ARLINGTON, Va. -- US truck tonnage contracted 0.9% in August after increasing 0.4% in July, according to reports from the American Trucking Associations. “The sequential drop in August, while not erasing the cumulative 1.5% gain in June and July, was significant,” the ATA said in a release. Compared with August 2011, the ATA’s seasonally-adjusted index was 3.2% higher. Year-to-date, compared with the same period last year, tonnage was up 3.7%.
The not seasonally-adjusted index, which represents the change in tonnage actually hauled by the fleets before any seasonal adjustment, was up 5.7% in August over July’s total.
“While there has been acceleration in housing during the last few months, truck tonnage is being weighed down by a flattening in manufacturing output and an unintentional increase in inventories throughout the supply chain,” said the ATA’s chief economist Bob Costello. “While choppy, tonnage has essentially been flat this year with August being the second lowest month of the year.” Costello also noted that the SA index in August was 0.3% below January and 1.4% less than the high in March.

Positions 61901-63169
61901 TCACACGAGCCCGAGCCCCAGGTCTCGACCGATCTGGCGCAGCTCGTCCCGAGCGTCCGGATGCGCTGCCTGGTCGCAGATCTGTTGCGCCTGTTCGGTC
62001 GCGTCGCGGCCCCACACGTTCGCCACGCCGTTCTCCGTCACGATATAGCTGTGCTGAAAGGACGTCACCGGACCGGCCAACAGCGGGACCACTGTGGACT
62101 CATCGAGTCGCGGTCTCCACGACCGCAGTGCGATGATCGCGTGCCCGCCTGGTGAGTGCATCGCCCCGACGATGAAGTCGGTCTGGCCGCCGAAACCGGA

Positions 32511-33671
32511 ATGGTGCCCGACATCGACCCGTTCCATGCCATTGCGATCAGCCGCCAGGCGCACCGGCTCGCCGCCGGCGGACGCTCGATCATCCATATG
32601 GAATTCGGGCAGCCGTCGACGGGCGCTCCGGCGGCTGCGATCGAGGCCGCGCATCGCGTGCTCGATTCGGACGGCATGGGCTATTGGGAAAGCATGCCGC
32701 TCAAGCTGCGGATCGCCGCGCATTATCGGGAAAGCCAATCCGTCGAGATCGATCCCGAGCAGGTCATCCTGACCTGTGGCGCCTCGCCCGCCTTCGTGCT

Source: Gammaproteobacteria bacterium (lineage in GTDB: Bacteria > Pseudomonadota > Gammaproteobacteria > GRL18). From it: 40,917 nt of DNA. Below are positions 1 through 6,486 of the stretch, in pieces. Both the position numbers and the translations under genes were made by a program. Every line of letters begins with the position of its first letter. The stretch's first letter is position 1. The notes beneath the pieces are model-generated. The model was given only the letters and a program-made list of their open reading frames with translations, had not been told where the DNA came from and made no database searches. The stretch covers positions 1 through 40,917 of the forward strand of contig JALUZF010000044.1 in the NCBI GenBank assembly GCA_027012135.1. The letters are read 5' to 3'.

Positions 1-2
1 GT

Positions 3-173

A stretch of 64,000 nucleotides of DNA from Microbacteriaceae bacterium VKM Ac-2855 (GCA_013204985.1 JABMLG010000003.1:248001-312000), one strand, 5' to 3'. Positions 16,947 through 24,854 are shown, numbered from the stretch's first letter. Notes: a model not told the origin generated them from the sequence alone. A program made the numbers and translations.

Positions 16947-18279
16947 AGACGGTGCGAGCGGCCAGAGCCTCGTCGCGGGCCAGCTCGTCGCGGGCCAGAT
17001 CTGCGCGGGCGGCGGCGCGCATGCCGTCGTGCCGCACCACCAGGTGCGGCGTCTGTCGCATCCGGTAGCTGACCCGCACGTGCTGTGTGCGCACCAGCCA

“Expect tough year-over-year comparisons to continue through the rest of the year as tonnage grew nicely during the last five months of 2011,” he said, adding the economy isn’t expected to grow much in the second half of the year as manufacturing decelerates and excess inventories are worked off. As a result, tonnage is expected to increase less than 3.5% in 2012, the ATA said.